On our last day in Haiti, the team shares their most memorable moments:
Autumn Wetzler, Waterloo, first trip to Haiti: It’s hard to pick one. Probably whenever I was out evangelizing and asked an elderly man about what God was doing in his life. He said he accepted Christ in 1981 and that his children were healthy and he was healthy. It was just neat to see how faithful he was throughout his life and how God was faithful to him. Or when we went to the orphanage and were rocking all the kids and they all feel asleep in our arms.
Courtney Fallon, Columbia, first trip to Haiti: I found it just really beautiful how everyone lives their lives every day, and how they support each other and love each other. It amazed me how happy the children were, because in our American minds, we think you have to have stuff to be happy. But it’s not true. Sometimes I think they’re happier here than we are. It was also awesome to see the team interact with everyone the kids, even though we’re different from one another.
Harli Tracy, Robinson, third trip to Haiti: I think on this trip, I’ve gotten closer to the people on my team and the people in Bigarade (where we worked) than I have before, and I’ve built more relationships this time. All the trips were really special in their own way- every time I’ve thought this one was the best. I don’t know, I think they’re all equal.
Tad Arndt, Columbia, first trip to Haiti: The most memorable thing was probably the fan club of kids that followed me around. Even though language was a little barrier for us for a little while, we still connected. And it was really neat to see that you don’t need language to connect with people- God can connect us.
Bob Elmore (left), Springfield, has led multiple trips to Haiti: Watching Americans and Haitians share the Gospel. Not us presenting the Gospel and the Haitians translating, but together sharing Christ.
Emily Ebert, Carlinville, second trip to Haiti: I found myself overwhelmed by the amount of love and trust I was given on this trip by the people of Haiti. Within the first three minutes of meeting a child, I have completely exhausted my conversational Creole, yet the children stay around all day, just to be with me. At the end of the day when I get on the tap-tap, I know that tomorrow their smiling faces will greet me, ready to spend another day playing clapping games. And that is when it hits me: I love these people. I love every hot and smelly, wonderful and beautiful part of this country, this culture and these people. And even on Sunday when I leave Haiti, I know I will see them again, because eternity starts now.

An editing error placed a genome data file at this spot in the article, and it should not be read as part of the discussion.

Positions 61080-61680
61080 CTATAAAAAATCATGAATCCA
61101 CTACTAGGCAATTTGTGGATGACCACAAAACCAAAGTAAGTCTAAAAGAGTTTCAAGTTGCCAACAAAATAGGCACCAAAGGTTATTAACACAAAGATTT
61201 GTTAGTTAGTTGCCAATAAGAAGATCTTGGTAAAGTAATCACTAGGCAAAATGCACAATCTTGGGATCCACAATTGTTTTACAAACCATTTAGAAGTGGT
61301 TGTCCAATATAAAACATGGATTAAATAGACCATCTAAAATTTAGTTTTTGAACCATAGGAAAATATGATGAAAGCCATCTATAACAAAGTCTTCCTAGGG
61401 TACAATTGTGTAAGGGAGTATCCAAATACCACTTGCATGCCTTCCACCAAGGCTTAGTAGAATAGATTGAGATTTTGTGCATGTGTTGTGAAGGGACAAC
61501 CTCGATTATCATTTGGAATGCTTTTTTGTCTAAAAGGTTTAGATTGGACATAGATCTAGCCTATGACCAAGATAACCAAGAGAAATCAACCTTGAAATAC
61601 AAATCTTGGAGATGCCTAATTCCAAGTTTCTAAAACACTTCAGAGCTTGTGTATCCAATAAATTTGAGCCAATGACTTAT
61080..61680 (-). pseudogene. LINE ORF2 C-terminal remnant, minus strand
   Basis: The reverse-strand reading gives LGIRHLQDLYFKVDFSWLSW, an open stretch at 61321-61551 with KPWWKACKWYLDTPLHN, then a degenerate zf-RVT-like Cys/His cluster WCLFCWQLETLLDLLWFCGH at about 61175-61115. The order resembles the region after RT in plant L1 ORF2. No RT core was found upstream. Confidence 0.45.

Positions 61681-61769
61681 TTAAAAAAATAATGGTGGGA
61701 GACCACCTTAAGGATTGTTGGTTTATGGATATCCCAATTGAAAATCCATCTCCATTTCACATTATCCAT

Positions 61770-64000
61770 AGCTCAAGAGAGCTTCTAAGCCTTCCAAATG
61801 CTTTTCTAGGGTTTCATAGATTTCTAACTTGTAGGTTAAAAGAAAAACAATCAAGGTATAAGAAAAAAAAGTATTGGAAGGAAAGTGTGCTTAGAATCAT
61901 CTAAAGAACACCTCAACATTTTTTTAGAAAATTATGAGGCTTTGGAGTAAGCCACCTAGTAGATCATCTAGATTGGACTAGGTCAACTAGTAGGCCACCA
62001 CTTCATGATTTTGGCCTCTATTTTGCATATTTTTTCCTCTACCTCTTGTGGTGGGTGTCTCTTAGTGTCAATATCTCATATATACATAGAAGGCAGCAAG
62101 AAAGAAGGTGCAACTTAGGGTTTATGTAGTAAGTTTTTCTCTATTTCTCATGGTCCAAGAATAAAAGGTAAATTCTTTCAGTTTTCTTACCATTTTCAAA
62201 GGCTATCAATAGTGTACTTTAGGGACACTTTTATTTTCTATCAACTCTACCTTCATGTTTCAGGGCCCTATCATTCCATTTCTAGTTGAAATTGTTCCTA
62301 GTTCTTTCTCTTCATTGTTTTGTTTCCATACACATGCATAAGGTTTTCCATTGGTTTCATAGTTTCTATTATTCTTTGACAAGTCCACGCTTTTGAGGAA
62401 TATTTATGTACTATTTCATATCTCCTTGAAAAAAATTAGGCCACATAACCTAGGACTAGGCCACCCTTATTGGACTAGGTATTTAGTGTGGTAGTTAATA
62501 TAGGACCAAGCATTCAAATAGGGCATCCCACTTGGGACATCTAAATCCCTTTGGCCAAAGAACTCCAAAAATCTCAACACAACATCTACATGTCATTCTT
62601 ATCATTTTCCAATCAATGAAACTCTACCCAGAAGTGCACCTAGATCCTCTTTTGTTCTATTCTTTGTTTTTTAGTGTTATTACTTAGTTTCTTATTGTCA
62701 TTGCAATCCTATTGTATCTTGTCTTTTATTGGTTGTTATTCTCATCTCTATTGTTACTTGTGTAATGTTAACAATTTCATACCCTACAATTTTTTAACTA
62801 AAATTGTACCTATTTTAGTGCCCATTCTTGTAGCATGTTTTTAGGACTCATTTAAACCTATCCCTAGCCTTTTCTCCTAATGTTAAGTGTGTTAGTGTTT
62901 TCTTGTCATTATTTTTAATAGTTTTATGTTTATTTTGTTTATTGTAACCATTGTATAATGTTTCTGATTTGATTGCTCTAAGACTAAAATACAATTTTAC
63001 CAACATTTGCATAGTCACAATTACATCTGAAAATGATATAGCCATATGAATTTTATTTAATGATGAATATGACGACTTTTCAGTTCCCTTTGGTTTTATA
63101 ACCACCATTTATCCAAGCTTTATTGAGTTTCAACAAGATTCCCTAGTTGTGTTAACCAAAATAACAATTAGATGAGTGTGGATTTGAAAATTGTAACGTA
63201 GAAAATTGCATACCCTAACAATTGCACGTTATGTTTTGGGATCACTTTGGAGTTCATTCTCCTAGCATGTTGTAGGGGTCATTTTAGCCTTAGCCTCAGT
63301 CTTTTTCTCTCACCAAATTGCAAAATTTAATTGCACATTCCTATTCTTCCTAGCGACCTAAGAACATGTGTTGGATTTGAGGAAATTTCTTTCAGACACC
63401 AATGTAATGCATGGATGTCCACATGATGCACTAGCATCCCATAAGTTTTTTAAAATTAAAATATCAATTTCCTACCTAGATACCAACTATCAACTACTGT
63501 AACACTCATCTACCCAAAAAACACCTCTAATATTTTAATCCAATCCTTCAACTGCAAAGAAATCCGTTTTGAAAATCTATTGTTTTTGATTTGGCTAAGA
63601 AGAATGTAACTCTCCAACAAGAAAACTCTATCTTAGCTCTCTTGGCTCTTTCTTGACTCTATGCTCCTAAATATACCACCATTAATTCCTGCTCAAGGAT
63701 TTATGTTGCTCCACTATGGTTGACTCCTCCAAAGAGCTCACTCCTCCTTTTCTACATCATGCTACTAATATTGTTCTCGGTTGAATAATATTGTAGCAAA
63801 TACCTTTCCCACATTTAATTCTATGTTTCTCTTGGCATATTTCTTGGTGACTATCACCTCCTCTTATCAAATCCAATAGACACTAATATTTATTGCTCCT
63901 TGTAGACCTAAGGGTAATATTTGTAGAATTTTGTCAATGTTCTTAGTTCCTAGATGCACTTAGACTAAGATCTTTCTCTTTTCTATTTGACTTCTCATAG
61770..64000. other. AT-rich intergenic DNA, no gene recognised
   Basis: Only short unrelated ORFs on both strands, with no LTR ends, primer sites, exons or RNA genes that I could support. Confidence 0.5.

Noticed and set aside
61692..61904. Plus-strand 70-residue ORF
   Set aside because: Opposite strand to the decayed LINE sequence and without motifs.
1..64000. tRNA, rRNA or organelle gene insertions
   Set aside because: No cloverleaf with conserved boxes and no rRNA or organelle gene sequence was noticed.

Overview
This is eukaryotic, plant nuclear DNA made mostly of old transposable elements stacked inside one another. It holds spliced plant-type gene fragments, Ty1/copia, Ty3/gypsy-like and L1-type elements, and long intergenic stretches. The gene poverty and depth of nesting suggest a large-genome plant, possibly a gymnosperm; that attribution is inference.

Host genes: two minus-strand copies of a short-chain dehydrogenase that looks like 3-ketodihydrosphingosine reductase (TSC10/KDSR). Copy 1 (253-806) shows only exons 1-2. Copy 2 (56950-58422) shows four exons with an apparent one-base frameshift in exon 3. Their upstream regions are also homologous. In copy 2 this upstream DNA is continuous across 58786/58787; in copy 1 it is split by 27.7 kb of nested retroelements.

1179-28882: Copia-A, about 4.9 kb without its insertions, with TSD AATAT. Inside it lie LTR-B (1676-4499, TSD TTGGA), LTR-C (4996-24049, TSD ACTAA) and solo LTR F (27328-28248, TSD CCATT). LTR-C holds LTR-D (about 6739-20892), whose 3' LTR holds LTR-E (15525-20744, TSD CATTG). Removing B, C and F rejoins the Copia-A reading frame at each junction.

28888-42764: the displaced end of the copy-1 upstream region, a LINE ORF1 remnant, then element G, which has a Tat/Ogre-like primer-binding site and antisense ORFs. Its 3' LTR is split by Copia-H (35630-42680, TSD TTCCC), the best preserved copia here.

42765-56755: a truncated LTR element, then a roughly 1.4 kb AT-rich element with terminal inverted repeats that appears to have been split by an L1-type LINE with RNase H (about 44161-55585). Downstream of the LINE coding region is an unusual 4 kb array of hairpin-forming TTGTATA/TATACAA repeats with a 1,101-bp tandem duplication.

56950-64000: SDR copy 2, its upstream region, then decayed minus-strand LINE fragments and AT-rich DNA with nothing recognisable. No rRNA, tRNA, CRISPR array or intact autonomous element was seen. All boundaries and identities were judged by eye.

Lynzie Emerson (left), Springfield, second trip to Haiti: This year I just felt like the team got along like one big group. I think I built more relationships with the kids this year. I love the fact that they’re so content with just the littlest things we give them, like dolls. And even though they’ve gone through a lot of hard times, thy just smile at us, and just appreciate any type of love that we show them. They don’t know us, but they just come to us and cling to us like they’ve know us their whole lives.
Lindsay Wasson (right), Harrisburg, second trip to Haiti: It’s waking up every morning with the feeling that I’m doing exactly what I was created to do. It’s the look in a lost soul’s eyes when you tell them of the hope found in Christ. It’s when a handicapped orphan says, “I love you too Lindsay.” It’s the love shared between believers in Christ that goes beyond all words. But best of all, it’s tearfully saying, “I’ll see you soon,” upon departure.
Chris Flynn (right), Springfield, first trip to Haiti: Our first ride through Port-au-Prince may have been what I expected, but it was still astonishing to see. Desperately poor quality of roads, trash and traffic control, infrastructure in general. Yet the people I met this week remained kind and patient, willing to both learn and teach. For me, Haiti exposed the gifts I keep for myself and still take for granted. And the relationships developed this week, and the truths shared, proved once again that real joy comes not from the gifts, but the Giver.
Cara Atienza, Robinson, first trip to Haiti: What I’ll remember the most is the amount of trust that they put in us even thought they don’t know us. Having children fall asleep on your lap that have never met you and that you’ve never talked to, means a lot. It’s an irreplaceable experience.